I have a page with a number of accordions on the page that are used to group certain items together and take up less screen space.

I want the user to know to have to go through each accordion to complete this step.

I have thought about having text above stating 0 complete of 4 etc and then having an icon to show complete / not complete.

I would love to hear your thoughts...

  • Does the accordion have to default to being closed? Why not start in an open state? Jul 31, 2012 at 16:53
  • 1
    So this is really more like a Wizard with steps that can be completed out of order, right? Why don't you treat it more like a Wizard than an accordion? It's a very common pattern. Do you have an image example of how it looks?
    – Ben Brocka
    Jul 31, 2012 at 16:54
  • 1
    Opinion: don't make it an accordion. I believe the only reason the Stack Exchange FAQs are like this is to enable gamification of the FAQ (for the Analytical badge ux.stackexchange.com/badges/73) and for that, you need some active interaction. Otherwise, why make me click more?
    – msanford
    Jul 31, 2012 at 19:02

4 Answers 4


I think it makes sense to expand the first accordion by default so that users can start typing right away without clicking any controls. If the user has to go through each accordion you can reveal the next accordion if the user filled in the previous accordion. When the user fills in an accordion and clicks Submit the next accordion opens up and the previous accordion becomes read only with a control to make it editable. Apple checkout uses the same approach. Accordions, created in Axure LukeW wrote a very nice article about accordion design that is accompanied by the user tests. Accordions that had a primary control (e.g. Continue to move on) performed faster than accordions where the user had to click an accordion header. Also the accordion performed faster than a multi-page wizard.

  • 1
    +1 Notwithstanding my personal bias against accordion design, testing > my opinion. :)
    – msanford
    Jul 31, 2012 at 19:03

The short answer: Don't use accordion. It's better to group elements visually. If the form is a huge one, use steps.

Early websites actually punished people if they made the error of clicking on something else than form fields. Usually a clicked link caused a the page to fully reload and all the work was lost. Sad days for users. So basically people have been taught never to click anything else than the field or risk losing your work.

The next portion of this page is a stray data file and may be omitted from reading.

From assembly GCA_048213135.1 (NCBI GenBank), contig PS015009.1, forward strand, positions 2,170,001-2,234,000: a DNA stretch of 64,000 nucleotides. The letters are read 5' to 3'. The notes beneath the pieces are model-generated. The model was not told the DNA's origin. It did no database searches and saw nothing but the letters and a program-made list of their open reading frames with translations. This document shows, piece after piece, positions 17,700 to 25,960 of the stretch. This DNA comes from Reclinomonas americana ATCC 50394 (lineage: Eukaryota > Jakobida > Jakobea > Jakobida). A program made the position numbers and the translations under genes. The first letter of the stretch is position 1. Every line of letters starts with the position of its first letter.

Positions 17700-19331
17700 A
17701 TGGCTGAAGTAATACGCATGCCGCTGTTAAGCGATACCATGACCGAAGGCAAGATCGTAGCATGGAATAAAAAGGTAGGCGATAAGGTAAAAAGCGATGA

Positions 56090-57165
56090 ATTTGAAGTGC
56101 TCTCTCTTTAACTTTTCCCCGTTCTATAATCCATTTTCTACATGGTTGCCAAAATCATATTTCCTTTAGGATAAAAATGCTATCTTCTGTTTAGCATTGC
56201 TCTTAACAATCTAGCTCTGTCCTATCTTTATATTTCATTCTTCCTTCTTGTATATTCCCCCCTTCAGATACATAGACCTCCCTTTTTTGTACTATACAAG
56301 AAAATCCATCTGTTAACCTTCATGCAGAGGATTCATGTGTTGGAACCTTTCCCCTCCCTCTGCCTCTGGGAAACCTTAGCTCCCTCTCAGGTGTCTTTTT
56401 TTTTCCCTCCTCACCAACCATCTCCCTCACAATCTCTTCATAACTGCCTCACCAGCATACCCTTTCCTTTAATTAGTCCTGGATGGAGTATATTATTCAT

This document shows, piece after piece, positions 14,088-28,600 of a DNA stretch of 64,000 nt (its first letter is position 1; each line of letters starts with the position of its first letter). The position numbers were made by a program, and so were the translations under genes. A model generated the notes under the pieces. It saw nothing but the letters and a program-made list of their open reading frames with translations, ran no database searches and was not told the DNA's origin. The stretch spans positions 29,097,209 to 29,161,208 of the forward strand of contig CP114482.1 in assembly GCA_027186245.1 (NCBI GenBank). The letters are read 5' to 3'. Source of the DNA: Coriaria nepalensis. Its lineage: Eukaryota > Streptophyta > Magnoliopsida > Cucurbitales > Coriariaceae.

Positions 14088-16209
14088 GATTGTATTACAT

When users are filling out forms, they generally don't expect they should click anything else than the actual form they see. Using accordion in forms only works for situations where you choose the right section first and then only fill that part.


Consider the control objectively. Ask yourself how the user normally interacts with the type of accordion you envision and then see if that interaction fits the scenario.

These are the characteristics of an accordion:

  • few panels
  • first one is optionally open on start
  • click header to open an accordion panel (optionally close all others)
  • click any header in any order, no dependency
  • information in panels not dependent (i.e. no restriction on which panel you can view in what order)

If this is not what you want, either don't use an accordion or don't make it look like an accordion (i.e. headers might not look like something I'd want to click).

Here's an idea:

I just used a good form to register for a course. It had an accordion-looking left panel with green checkmarks for ones I've done. They were not labeled as steps. The middle panel showed form for each panel.

I started in a workflow with the first. At each "step" I could "Save and continue". If I left and returned to the site, home page said "Resume registration where you left off...". However, at any time I could click any of the panels in any order to fill in any of the information. The checkmarks on the left made it clear which steps I completed and what is left. When I completed all of them, it wasn't really clear what to do (I think this could've been done better). So I either clicked the home page or a new step appeared... I can't recall. In any case, I was now at a page showing a submit/confirmation/you're done content and button.

I think something like this is a good way to create workflow that is clear but also flexible. There was no confusion because it didn't really look like an accordion, but I liked the ability to fill in info in any order and go back directly without traditional Next/Prev pagination.


If you have to use an accordion (which, as others indicated, is just not suitable for this workflow) and actual completion is more important than order of entry (i.e. there are no inter-compartmental dependencies), you could include a "completeness" indicator on each tab header / accordion title that tells the user that this compartment requires further data.

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